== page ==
PC Afb Don't Hold The Speed(brakes Problem)

Discussion in 'Technical Reports' started by PseudoStalker, Oct 1, 2021.

  1. PseudoStalker

    PseudoStalker New Member

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    BR146 & BR185 from Dresden don't hold the speed in AFB mode. The train continues to accelerate when driving downhill. Visually brakes are applied but have almost no effect. At high gradients, speeding can reach 10+ km/h.
     
  2. solicitr

    solicitr Well-Known Member

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    That's realistic. AFB can hold speed on the flat or a slight downgrade, but a significant downhill requires one to (a) set AFB to a lower speed, or (b) go to manual brakes. Older TSW implementations made it a Magic Speed Regulator.
     
  3. PseudoStalker

    PseudoStalker New Member

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    So, AFB on ICE3 is broken, because it can hold speed on any downhill?
     
  4. solicitr

    solicitr Well-Known Member

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    Not necessarily. The ICE 3 has a signal advantage over loco-hauled trains in that the traction motors are spaced along the entire consist (two driven axles on each car, total of 16), which means that you get more effective acceleration and especially deceleration* than if you have just 4 motors, all up front. (it also has a whopping 11,000 horsepower, double a TRAXX')

    *Under dynamic/eddy braking alone, which AFB uses, the wagons behind a loco are not braked in any way, and so are shoving against the locomotive.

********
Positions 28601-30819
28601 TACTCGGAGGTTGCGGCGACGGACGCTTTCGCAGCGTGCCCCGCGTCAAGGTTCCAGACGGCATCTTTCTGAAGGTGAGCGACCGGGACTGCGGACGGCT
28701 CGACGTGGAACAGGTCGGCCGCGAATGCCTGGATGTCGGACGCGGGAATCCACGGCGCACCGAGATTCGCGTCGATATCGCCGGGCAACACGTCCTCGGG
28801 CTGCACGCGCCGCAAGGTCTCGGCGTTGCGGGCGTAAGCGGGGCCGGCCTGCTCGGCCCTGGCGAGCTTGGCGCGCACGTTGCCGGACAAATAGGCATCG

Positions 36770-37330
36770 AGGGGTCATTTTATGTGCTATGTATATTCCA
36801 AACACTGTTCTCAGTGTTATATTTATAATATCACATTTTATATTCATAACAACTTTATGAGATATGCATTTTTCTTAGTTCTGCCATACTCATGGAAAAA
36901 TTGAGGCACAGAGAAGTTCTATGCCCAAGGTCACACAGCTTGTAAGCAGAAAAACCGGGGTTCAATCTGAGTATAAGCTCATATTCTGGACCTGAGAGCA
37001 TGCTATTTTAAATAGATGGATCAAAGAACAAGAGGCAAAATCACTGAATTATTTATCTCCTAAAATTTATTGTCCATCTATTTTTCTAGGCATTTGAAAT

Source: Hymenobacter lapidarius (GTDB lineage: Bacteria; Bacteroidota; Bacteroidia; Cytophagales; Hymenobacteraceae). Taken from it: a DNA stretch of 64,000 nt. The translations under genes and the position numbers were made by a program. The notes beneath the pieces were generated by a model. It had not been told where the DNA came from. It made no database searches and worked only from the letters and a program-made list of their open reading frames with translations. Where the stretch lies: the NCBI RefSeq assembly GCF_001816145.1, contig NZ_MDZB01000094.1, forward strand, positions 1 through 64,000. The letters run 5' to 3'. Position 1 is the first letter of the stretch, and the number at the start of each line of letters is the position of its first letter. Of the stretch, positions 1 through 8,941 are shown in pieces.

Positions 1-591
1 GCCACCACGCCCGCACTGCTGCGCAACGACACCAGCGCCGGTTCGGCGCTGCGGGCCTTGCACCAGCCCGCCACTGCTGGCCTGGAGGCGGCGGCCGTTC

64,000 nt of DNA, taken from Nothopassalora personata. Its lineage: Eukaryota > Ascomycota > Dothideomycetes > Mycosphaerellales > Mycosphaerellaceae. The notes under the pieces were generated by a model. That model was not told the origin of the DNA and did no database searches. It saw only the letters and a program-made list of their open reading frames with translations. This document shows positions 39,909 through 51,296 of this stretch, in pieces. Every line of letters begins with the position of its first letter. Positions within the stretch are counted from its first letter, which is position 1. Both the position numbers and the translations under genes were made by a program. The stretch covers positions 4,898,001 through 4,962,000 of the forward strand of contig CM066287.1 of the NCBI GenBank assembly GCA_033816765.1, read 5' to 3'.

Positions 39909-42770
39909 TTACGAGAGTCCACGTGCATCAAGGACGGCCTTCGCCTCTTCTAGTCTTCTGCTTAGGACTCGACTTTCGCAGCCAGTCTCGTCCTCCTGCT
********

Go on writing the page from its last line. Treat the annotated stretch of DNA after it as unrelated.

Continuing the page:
Last edited: Oct 1, 2021
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  5. Monder

    Monder Well-Known Member

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    To add to what solicitr mentioned - ICE3 AFB is also usually used is higher speeds, where you have more air resistance and need to apply more power just to keep the speed. So on a downhill, you can still slow down and AFB using the little amount of brakeforce it does is enough.
     
  6. OpenMinded

    OpenMinded Well-Known Member

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    Yes, this is what was modelled, however, it is not very realistic. The real AFB does use air as well. Check the TSW BR101 out, there you can see how it should be.

    The way the AFB works is that it actually commands breaks to achieve a certain deceleration, hence, it would use more air on a slope down. For cargo trains, this is actually quite a difficult task, as brakes are somewhat slower to react.

    In modern locos you can disable the air brake part of the AFB, which may be beneficial, especially on cargo trains. Also, the AFB is actually quite regulated on cargo trains and not used on steep descents, as solicitr has already said. Manual braking is always superior to the AFB.
     
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